Building wealth is a marathon financial event. Here's how to reach your goals sooner rather than later.
You probably dream about the day you can let the stress of work go and be fully retired. Building wealth is a marathon financial event, and there are plenty of tempting distractions and necessities along the way. Here are some behaviors and actions that will help you reach financial independence sooner.
1. Start investing early. Time is your greatest advantage when it comes to building wealth for the future. When you are young and have 30 to 40 years before retirement, even a small amount of savings has the time to grow and multiply with the power of compounding interest. The younger you are when you start investing your money in a retirement savings account, the more time it has to work on your behalf. Maximize the power of compounding interest by beginning to save in your 20s. Let your money work for you so that you can get away from relying on income that you generate with your hands, back and brain.
2. Set specific financial goals. Setting goals can help motivate you to achieve them. Take the time to intentionally set goals for your finances. You don’t want to live in reaction to your financial situation; you should be in control of it.
3. Live below your means. Excessive debt has no place in a financially successful life. It’s better to be debt-free or well on your way to paying down your debts as quickly as possible. Living below your means often requires short-term sacrifices in order to reap long-term financial rewards. That means you don’t carry credit card balances, aren’t paying a car loan and you don’t finance a new flat screen television, just to cite a few examples.
4. Defer gratification. The combination of setting financial goals and paying yourself first is a powerful discipline to master. This also means you defer gratification until you can afford the items you want with cash. You are willing to postpone a purchase until you have saved up enough money to cover its cost, in full, once the bill comes in.
5. Focus on your strengths. Your earning potential is linked to your ability to develop your strengths. No one can be an expert in everything. Some experts think it takes five years or 10,000 hours to master something. Invest in yourself and continue to learn, but also recognize when it makes sense to seek the guidance of a professional.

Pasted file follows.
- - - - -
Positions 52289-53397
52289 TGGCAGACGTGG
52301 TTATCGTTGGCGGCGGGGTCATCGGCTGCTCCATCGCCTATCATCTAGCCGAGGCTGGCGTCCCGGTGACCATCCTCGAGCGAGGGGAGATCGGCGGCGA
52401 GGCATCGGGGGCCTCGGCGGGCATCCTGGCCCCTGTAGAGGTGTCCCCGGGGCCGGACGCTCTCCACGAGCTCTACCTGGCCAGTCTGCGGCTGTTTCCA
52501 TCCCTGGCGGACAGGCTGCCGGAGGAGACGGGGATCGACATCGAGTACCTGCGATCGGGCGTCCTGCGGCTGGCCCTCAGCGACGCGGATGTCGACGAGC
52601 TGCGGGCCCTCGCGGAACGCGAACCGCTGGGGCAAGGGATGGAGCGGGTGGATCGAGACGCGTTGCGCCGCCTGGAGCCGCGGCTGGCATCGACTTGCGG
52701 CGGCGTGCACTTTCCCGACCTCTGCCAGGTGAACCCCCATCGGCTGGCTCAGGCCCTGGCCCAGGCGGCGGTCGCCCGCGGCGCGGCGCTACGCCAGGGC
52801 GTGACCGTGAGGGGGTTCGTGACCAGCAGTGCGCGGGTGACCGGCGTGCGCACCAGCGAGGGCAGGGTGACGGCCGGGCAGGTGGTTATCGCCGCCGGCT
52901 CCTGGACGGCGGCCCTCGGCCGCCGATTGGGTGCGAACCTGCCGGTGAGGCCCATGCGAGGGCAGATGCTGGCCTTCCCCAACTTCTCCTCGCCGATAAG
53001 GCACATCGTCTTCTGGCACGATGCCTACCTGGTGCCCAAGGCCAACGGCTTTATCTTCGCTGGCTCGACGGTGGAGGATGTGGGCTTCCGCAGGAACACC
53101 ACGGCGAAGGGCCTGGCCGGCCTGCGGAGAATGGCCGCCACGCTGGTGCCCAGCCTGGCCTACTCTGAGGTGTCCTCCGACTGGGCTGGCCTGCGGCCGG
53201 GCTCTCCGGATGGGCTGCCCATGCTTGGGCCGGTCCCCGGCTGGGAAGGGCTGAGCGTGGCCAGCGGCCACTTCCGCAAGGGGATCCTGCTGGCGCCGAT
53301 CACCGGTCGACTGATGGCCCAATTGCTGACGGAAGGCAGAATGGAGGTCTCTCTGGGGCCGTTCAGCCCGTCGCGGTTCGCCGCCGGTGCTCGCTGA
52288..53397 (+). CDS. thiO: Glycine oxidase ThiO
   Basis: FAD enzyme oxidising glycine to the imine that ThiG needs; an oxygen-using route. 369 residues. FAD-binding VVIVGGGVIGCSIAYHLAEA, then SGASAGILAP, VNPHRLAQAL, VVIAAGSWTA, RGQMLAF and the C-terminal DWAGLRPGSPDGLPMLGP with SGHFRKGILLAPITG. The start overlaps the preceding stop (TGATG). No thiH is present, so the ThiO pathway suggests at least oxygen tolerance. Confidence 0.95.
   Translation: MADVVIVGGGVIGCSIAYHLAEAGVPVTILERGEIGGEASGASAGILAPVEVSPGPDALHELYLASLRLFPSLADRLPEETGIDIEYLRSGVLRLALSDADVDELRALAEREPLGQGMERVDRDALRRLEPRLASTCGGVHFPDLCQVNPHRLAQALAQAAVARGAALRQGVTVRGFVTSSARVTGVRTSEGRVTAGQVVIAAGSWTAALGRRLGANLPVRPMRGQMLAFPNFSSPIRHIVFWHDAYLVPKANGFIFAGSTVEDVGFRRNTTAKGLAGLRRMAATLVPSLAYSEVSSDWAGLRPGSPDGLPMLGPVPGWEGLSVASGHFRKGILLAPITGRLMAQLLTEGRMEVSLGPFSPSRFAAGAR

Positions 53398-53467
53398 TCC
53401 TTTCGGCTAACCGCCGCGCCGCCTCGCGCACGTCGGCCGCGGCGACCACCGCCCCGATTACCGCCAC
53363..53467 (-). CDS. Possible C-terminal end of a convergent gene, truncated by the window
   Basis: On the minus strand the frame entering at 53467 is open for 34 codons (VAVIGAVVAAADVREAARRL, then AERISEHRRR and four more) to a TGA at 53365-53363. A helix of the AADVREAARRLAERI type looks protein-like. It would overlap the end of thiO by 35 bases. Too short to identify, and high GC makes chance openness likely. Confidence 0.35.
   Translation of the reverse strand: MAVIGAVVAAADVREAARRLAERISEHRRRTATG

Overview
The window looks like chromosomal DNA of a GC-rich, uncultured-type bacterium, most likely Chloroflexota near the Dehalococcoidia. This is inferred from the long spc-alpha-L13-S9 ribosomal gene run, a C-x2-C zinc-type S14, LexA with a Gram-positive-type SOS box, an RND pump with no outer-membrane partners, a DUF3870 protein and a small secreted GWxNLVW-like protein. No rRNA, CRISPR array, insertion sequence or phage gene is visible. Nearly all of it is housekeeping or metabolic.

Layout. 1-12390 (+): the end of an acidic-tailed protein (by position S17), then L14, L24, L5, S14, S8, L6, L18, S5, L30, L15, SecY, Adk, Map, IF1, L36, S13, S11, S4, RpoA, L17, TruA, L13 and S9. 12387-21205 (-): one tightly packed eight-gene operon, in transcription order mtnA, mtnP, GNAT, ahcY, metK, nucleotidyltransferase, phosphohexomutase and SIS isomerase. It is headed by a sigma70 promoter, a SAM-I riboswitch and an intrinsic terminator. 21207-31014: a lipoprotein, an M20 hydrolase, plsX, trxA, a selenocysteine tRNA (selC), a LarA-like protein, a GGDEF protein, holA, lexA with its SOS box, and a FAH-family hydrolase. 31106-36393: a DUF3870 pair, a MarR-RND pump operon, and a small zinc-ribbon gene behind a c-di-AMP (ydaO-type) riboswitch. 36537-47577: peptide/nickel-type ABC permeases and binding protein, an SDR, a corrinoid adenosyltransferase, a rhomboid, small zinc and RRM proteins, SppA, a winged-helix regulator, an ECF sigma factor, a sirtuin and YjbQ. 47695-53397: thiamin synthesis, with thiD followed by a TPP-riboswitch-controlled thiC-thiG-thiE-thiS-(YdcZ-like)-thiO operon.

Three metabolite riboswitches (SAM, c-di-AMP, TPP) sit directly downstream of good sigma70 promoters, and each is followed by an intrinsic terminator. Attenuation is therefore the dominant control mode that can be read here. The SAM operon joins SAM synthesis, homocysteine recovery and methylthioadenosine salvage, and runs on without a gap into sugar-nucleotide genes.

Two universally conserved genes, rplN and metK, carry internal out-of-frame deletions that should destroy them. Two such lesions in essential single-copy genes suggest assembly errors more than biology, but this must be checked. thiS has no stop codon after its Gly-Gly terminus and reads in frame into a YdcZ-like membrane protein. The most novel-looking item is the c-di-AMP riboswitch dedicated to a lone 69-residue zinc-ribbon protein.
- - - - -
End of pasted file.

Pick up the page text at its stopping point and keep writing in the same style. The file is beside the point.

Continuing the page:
6. Find opportunity where others see challenges. Learn to see opportunity in the face of difficulties and challenges. For example, the darkest of times for financial markets may have the silver lining of providing the best opportunity to invest. Buying in when the market is low gives you an opportunity to sell much higher. Secure your finances in a way that leaves you available to observe and seize financial advantages when they present themselves.
7. Don’t make emotional decisions. When it comes to long-term investing, it’s never a good idea to make a financial decision based on fear or other emotions that cloud your ability to remain objective. Your financial plan should be logically determined, and then you need to be disciplined enough to stay the course.
8. Patience. Patience is key when it comes to long-term financial success. Don’t fall for “get rich quick” schemes. Give yourself time to evaluate each situation that arises with a clear perspective on how it impacts your life and finances, and carefully determine what should be done (if anything) to counteract any negative implications.
9. Prepare for the unthinkable. You need to take steps to protect the financial success you’re working so hard to achieve. Even though it’s an uncomfortable reality, you need to address all the major estate planning categories: health insurance, life insurance, disability insurance, car insurance, a living will/last will and testament and a healthcare proxy. You also should set up an emergency reserve of cash to cover three to six months of your living expenses just in case.
10. Generosity. Many people make a point to give money away to a church and other causes they care about. When you are intentional about where your money goes, you often find that you need less money than perhaps you thought and have extra to share that can have an impact in the lives of others. While there are tax benefits associated with generosity, the bigger reward is seeing your money help others.
These choices to live differently will be rewarded handsomely. It may start small with the desire to use this year to open a Roth IRA, fund your employer’s retirement plan to get the maximum match or trim your budget and live below your means. It all starts with a small sacrifice and a new habit, and then your assets begin to build upon themselves.
Brian Preston and Bo Hanson are fee-only financial planners who host the podcast, “The Money-Guy Show“.